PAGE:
Numbered Sonnet Opus 2 #2

Ah, fie upon the fickle heart of man!
For wherefore do his eyes’ affections change
From face to face through all o’er whom they range,
Shifting without any conscious plan?
It’s littered with dry streambeds that once ran,
Each, deep with floods of passion. ‘Tis so strange
That this part, so decisive, can’t arrange
Its choice (let alone a line that’ll scan!)
The human heart, erratic, has its head,
For no man has the strength to take it in
Until, perhaps, he’s aged well past his prime —
He follows blindly where his heart doth lead
No matter unto where his fancies spin.
(No matter whether he can find a rhyme!)

I’m not sure when during my sophomore year I wrote this, though it was probably during the first semester. I’ve now also posted it to my wiki. As always, any sort of feedback–comments, criticism, compliments, or anything else–is both anxiously solicited and graciously appreciated.

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6 thoughts on “Numbered Sonnet Opus 2 #2

  1. Jonathan,

    This probably mirrors influences of the things you read sophomore year, learning to write poetry/sonnets from reading them. You’re toying with words in reflecting on human nature. You’re toying with these reflections, too, but you still get your point across. I was a little startled by your jumping in to satirize the poem and yourself; but this suits the poem. If memory serves me well, it’s like a lighter moment from one of the Metaphysical Poets.

    This image is strong and good, and because of it, I take your observation about fickleness to heart:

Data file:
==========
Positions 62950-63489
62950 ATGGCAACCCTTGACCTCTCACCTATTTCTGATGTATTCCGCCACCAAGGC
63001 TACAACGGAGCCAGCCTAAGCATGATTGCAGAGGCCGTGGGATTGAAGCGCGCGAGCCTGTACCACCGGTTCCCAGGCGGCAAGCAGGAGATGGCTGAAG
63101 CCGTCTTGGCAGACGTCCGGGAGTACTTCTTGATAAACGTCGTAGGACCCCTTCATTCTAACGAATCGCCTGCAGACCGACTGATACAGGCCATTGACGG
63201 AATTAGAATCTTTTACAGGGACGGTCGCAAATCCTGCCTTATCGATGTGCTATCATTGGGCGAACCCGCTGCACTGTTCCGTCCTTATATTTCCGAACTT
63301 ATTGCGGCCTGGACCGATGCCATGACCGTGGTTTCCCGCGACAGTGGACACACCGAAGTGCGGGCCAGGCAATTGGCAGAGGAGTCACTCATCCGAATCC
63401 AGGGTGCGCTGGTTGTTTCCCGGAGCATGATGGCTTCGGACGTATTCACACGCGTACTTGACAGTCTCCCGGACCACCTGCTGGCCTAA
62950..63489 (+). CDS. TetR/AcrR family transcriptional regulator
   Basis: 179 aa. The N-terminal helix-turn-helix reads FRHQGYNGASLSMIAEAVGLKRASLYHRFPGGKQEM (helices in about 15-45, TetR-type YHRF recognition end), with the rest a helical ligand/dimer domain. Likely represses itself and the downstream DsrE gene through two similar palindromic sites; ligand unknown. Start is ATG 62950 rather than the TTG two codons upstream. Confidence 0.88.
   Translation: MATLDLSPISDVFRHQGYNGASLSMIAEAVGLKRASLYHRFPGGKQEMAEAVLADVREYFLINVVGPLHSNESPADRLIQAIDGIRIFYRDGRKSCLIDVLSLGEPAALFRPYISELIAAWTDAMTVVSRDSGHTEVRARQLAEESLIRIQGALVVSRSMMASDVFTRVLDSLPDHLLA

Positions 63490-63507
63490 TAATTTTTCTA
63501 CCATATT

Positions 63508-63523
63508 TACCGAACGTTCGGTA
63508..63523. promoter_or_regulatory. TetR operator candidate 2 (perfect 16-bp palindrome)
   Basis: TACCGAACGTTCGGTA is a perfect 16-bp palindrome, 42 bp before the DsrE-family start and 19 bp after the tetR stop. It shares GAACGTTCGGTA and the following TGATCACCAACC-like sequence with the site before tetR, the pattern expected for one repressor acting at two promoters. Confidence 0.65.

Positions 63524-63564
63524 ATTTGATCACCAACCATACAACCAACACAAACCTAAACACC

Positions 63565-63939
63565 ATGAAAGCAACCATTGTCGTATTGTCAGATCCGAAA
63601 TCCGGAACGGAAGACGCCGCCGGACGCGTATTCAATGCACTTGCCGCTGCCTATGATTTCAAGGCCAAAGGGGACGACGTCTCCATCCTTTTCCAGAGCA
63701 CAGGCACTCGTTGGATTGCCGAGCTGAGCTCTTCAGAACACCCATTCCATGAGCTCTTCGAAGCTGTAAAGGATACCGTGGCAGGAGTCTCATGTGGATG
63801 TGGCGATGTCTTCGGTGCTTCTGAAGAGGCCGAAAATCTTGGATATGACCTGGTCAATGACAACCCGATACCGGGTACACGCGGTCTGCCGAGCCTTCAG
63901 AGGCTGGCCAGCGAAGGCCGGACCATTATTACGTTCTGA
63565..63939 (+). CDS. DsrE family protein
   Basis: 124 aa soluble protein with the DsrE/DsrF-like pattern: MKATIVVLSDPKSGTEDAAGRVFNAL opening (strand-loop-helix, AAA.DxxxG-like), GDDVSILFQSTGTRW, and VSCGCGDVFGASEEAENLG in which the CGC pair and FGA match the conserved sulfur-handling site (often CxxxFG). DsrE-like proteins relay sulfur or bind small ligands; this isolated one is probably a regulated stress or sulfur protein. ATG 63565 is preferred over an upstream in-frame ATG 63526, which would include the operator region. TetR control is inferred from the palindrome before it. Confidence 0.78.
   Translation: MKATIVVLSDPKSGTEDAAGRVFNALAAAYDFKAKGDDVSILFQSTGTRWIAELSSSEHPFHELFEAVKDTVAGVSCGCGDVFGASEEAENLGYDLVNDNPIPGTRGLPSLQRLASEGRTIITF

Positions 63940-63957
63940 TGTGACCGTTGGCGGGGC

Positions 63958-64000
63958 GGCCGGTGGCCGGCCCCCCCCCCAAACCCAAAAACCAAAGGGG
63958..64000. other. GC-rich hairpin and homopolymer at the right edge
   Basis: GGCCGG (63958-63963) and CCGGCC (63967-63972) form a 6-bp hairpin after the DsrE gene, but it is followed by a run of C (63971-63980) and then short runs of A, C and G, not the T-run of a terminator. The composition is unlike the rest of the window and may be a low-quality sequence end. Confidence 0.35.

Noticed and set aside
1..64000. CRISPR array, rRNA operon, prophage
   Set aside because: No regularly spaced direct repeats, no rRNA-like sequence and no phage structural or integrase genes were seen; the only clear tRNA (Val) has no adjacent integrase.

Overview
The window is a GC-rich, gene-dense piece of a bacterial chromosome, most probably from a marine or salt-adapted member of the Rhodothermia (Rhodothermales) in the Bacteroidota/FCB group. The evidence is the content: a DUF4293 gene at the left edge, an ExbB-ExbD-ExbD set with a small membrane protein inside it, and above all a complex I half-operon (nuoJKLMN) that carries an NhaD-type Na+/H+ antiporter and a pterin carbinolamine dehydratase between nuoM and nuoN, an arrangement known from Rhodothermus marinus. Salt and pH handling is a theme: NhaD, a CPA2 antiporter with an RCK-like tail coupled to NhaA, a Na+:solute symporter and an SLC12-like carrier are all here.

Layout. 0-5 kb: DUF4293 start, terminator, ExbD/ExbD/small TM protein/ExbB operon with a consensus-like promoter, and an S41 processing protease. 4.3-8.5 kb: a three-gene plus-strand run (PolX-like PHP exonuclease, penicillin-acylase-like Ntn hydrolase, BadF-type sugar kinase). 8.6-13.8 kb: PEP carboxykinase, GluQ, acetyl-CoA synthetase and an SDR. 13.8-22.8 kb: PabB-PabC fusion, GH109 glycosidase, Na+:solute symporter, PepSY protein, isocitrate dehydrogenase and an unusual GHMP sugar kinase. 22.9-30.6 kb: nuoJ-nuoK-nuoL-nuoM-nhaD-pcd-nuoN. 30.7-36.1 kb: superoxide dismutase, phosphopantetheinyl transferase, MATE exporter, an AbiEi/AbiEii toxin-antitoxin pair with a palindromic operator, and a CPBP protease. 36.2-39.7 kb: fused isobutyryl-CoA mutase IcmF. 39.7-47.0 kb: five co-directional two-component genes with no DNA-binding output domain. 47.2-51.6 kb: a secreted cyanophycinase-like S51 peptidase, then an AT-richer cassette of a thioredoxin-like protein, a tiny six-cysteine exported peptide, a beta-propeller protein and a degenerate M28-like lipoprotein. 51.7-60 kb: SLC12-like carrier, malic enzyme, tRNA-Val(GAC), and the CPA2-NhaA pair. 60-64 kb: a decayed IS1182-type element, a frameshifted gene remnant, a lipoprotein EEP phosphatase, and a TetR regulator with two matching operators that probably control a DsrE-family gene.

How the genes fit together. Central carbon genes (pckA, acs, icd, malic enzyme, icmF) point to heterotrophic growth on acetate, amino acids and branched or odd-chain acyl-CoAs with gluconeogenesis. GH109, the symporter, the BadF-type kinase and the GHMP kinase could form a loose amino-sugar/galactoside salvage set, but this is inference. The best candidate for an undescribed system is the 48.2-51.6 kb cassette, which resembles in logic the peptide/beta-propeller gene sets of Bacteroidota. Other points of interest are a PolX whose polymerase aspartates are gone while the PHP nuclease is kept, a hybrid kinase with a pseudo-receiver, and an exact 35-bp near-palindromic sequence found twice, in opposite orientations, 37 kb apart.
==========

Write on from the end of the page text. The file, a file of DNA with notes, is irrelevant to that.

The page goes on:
“It’s littered with dry streambeds that once ran,
    Each, deep with floods of passion.”

    I’ll go back to vote on which of the four is my favorite.

    Maria

    • Actually, I don’t think I read much poetry (aside from perhaps Charles Williams’ Taliessin through Logres and The Region of the Summer Stars again, and some of Shakespeare’s plays) that year. I just hadn’t written much structured poetry in a long time, or at all, so here I was trying to find my voice, searching for rhymes and then forcing phrasing to fit them, etc. (I’ve since abandoned the use of deliberate archaisms like the second-person-singular-intimate pronoun (“thee” etc.) and associated verb forms, for example.)

    • Perhaps it’s sometimes an intensity-caused slip; in my case it was imitating the superficial features of the best I had read without understanding the deeper value that made them the best—taking the veneer without the substance—like a lot of novice poets (I saw in my stint on the editorial staff of Dialogue, the literary magazine, when I was a student there) imitate e. e. cummings (and his imitators) by dropping standard punctuation and capitalization without, as he did, having something truly worth saying.

      If you’ve read some of Williams’ novels, you’ll understand why I often say that he can be …. difficult, to say nothing of being obscure. His poetry is at once more accessible and more obscure; you never have to study intensely to figure out what’s going on, but even more than in his novels he expects his readers to be as well-read as he is: there are allusions to the Jewish Kabbala, medieval ideas about angels, and other similarly obscure topics that get tossed in, usually without further explanation.

  2. Sounds great! Medieval? Am finishing “A Distant Mirror: The Calamitous 14th century.” I’ve gaped at something about this world and its view of things on every page I’ve read. Will borrow the Williams poetry on Taliessin. Thank you for mentioning it! Williams novels, at least the ones I’ve read, didn’t seem difficult but mysterious.

    • The best example I can think of for Williams’ difficult bits is in War in Heaven. There’s a scene (let me see if I can remember and describe this properly …) where the three protagonists are all together, but each more or less fighting his own private spiritual battle. And Williams has at least three different ways of referring to each of those characters, including given names, last names, and the characters from the Arthurian legend that they represent. My dad has a piece of paper stuck in our copy with a list matching all of the different referents for each character up with each other. This is a difficult bit, where it takes some study to figure out exactly what’s going on—but I still recommend reading it if you haven’t.

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